Christ the Redeemer statue in Rio de Janeiro, Brazil (Wolfgang Rattay/Reuters)
An Advent mission
For some reason, the first thing I noticed on my early-morning visit to the beautiful St. John Cantius Church is a statue tucked away in a corner, between two confessionals. It depicts Jesus comforting the Prodigal Son, from the gospel parable. It seemed to speak so much about so much. Obviously, it’s about forgiveness and mercy. Clearly, it’s about the nature of God in the New Testament. As the Windy (boy, was it!) City was already decked out in holiday lights, I couldn’t help but see a message about welcome, about hospitality.
I confess I found some very personal welcome in Jesus’ tenderness with the sinner, as a sinner myself! And in my travels lately I have been more and more conscious of the need to be softer in our culture of harsh — to smile at strangers — to be welcoming as a member of the Body of Christ in one of His temples, as one of His temples.
And I also confess that’s in no small part about an unexpected little run-in at a chapel recently. It’s not important where it was. But suffice it to say, I was overflowing with gratitude at first. Daily Mass is a wonderful blessing, and I’m often amazed how schedules often do somehow work to make it possible, even as I am bouncing around time zones, as I have been lately. So, it might be worth noting: I was tired, I was exuberant — I have no doubt — in some thanksgiving for the ultimate thanksgiving, the Eucharist, where the veil between Heaven and Earth is extremely thin and, as Catholics believe, Jesus gives Himself. If you believe this, it is something worth making time for in your schedule as often as possible, to say the very least! Again, I was grateful. I was in in awe of the packed chapel of young people truly praying. I loved how they sung to Mary after Mass — the “Salve Regina” — and that they even knew it!
As it happens, apparently I was praying noticeably too. But not in any kind of inspiring way, it turns out. Not one but two adults came up to me afterward to advise me that I was praying too quickly. At first, I was crestfallen that I would have interrupted other people at prayer. I was appreciative that the priest was trying to get his flock to slow down in this culture seemingly on speed. We need everything now, or two minutes ago. So, absolutely, slow down! And be present with God in silence and love.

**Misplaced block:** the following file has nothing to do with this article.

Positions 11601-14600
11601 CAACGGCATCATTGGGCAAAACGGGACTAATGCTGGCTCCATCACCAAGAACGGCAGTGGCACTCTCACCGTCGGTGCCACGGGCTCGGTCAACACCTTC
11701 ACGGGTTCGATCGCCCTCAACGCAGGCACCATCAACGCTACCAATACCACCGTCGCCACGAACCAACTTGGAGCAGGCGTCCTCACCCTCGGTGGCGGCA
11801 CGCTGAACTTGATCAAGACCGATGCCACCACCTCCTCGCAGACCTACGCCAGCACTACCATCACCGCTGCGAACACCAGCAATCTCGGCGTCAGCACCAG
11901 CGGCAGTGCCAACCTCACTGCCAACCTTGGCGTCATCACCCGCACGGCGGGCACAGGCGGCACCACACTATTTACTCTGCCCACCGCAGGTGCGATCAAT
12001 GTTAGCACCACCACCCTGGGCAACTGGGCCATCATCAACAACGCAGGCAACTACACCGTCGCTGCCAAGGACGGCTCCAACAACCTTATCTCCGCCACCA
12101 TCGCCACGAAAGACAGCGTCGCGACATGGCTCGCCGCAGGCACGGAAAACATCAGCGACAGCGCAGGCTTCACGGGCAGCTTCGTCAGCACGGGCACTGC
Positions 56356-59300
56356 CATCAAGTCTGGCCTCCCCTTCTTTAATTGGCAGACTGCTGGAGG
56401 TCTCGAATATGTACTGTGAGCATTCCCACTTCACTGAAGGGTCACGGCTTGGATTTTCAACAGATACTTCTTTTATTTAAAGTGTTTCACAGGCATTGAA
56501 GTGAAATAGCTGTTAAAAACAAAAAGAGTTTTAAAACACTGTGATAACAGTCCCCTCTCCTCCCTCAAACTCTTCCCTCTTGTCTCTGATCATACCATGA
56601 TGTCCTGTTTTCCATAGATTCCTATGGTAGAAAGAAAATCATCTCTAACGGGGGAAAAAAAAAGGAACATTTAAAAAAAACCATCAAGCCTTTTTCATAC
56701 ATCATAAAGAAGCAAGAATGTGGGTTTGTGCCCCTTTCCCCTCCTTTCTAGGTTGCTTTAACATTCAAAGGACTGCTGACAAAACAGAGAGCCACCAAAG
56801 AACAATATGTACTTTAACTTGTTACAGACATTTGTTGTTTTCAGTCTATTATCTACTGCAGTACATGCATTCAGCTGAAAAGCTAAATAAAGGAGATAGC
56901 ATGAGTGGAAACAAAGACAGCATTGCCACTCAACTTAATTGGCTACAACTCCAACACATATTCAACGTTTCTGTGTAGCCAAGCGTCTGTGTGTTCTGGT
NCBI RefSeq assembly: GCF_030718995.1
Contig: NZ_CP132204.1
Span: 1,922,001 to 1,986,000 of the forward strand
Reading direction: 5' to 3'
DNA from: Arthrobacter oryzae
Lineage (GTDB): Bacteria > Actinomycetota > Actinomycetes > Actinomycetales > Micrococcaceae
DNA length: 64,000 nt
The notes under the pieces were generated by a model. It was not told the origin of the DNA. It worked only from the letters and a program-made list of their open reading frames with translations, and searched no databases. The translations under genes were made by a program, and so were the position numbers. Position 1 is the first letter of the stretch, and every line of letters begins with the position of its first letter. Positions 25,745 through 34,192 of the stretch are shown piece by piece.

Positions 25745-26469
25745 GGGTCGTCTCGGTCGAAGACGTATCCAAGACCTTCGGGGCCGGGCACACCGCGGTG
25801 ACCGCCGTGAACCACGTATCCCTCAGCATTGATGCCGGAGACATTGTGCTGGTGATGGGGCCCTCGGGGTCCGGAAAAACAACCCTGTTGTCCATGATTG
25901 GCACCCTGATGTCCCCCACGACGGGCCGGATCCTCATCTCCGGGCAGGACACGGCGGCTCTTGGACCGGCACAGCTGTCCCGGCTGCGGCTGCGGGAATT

But, jeepers, I’m human, and it hurt. Here I had been so grateful, too! And the more I prayed and thought about it, I thought of the Holy Spirit giving us the words in prayer. I thought of people I’ve been inspired by who, so moved with love, weren’t going with the pack. I’d like to think I was moved by love in my prayer, too — maybe dogged by a little desperate fatigue, too, on that particular night, after lots of logistical mishaps involving airports, with still a program yet to come on the schedule, requiring coherency on my part!
I then got to thinking about hospitality and welcome and how unwelcome I felt in that chapel, something that is jarring to me. I tend to feel at home in front of any tabernacle with the Blessed Sacrament in it. There’s a peace there. There is a knowledge of God’s presence. There is, essentially, what that statue at St. John Cantius depicts: a weak human sinner resting in the arms of Jesus. No one should mess with that.
I’m sure I do all the time. I’m sorry for that.
And the two people who approached me after Mass had no ill intent. They obviously have given a lot of their hearts to that particular community I was just dropping in on to pray with. And, even while nursing such silly wounds, I found myself grateful. Because it forced a reflection: I know there are ways that we are — that I am — unwelcoming to people without even realizing it. Sometimes it happens when lost in thought, looking at a screen, or hitting refresh. Sometimes it involves not meeting obvious needs or being indifferent to someone’s presence — not being present and attentive to them. But it also happens in the course of communications about things we have convictions about. As happened with me that day, it can happen in the most holy places. And how often do people see Christians as people of prohibitions, rather than love? Christians are called to be people of “yes” to the boundless love that is seen with Jesus on the cross.
Every church should be open arms. In every pew and corner, people should be able to encounter God. Same, too, with anyone who calls himself or herself a child of God. Our work is to be beacons of His love, to be His presence in the world. Show the merciful Father, however out of place those in your presence might look or feel. This is their spiritual shelter. Not just a church building, but lives of loving service, fueled by God’s grace and the Beatitudinal way He made clear in the Sermon on the Mount.